The project first carried out surveys to collect data on forest resources and socioeconomic circumstances of both communities, with assistance from the two communities. With support from the Sarawak Forest Department, the survey results enabled researchers to develop five-year community forest management plans (CFMP) 2018–2023 for the Kelabit and Penan communities, identifying key priorities and strategies for the management of forest resources.
 
Two sustainable forest management demonstration sites were officially established by the Sarawak Forest Department at Long San for the Kelabit community (753 ha) and Ulu Sg Terasak for the Penan community (678 ha). Both sites are reserved for community use, with APFNet-supported forest management activities in some areas. The management objectives of CFMPs include:
  • Engage local stakeholders.
  • Empower communities to manage community conservation areas.
  • Develop further resources that can be traded to earn money or make saleable products.
  • Enforce laws and regulations pertaining to the catchment.
 
To support the implementation of CFMPs and joint management of forest resources in Sungai Medihit watershed, a co-management agreement between the Sarawak Forest Department and the two communities has been developed. Through this agreement, the communities were given opportunities to provide input regarding the management of their forests, in particular, the sustainable forest management demonstration sites. The agreement also enables the Sarawak Forest Department to support communities to rehabilitate forests. This was the first time the Sarawak Forest Department was a party to the development of CFMPs and the department is keen to see these plans work in practice, leading to the development of CFMPs elsewhere in Sarawak.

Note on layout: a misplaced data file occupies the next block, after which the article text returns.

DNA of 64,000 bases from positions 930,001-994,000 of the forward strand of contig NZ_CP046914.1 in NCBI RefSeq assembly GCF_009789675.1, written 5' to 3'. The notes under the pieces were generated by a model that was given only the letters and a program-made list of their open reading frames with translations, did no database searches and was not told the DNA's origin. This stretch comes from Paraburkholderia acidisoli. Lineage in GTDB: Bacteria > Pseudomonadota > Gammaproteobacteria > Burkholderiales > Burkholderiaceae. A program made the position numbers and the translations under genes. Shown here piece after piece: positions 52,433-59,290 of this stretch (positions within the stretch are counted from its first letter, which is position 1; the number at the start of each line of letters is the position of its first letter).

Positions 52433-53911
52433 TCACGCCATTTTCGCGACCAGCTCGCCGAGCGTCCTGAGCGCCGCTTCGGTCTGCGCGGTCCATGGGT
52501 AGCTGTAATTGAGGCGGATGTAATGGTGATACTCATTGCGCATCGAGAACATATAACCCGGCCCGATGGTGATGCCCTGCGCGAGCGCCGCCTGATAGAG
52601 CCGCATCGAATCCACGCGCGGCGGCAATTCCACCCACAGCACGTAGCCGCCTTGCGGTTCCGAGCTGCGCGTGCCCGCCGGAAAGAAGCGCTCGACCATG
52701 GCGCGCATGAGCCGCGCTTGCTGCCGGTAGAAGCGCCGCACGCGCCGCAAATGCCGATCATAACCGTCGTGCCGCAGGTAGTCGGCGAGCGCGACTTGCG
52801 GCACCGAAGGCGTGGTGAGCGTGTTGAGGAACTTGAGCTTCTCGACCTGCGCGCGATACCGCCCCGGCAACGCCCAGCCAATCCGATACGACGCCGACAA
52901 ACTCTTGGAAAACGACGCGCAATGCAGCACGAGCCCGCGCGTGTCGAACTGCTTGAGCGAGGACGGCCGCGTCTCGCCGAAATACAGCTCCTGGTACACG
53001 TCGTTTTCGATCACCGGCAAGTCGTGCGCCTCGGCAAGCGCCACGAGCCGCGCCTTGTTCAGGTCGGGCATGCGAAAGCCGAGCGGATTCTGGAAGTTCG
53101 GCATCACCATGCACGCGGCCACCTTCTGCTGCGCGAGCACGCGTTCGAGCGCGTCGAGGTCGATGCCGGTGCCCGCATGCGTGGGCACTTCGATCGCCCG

Raising living standards
The project also worked to improve livelihoods of the Kelabit and Penan communities by introducing four alternative livelihood activities. Establishment of the Tagang System at the Sungai Medihit River encourages sustainable fishing practices by protecting fish stocks for the long-term and sustainable benefit for communities. The system empowered villagers to manage and protect a nearby stretch of water from overfishing and pollution. The fish can be caught after one to two years but all small fish as well as those of breeding size would be released back into the water to ensure survival of the fish. Villagers were also trained in chicken rearing, vegetable farming and selected homestay sites were upgraded to be tourist-ready. All activities equip villagers with new skills and increase their household income without dependence on timber and non-timber forest products.
Figure 2–3. Two households from the Kelabit and Penan communities were selected to demonstrate chicken farming. Photo credit: Forest Department Sarawak.
 
The improvement of infrastructure was directly requested by communities at multiple points during the project design phase. The requests included construction of a road from Long Napir to Kampung Bahagia (local land owners have agreed); solar energy power systems to provide electricity for households in Long Napir and Kampung Bahagia; and renovation of a guest house for the community school to provide accommodation for Penan parents while settling their children at school.
 
The project was successfully completed at the end of 2018. Key achievements are presented in this YouTube video.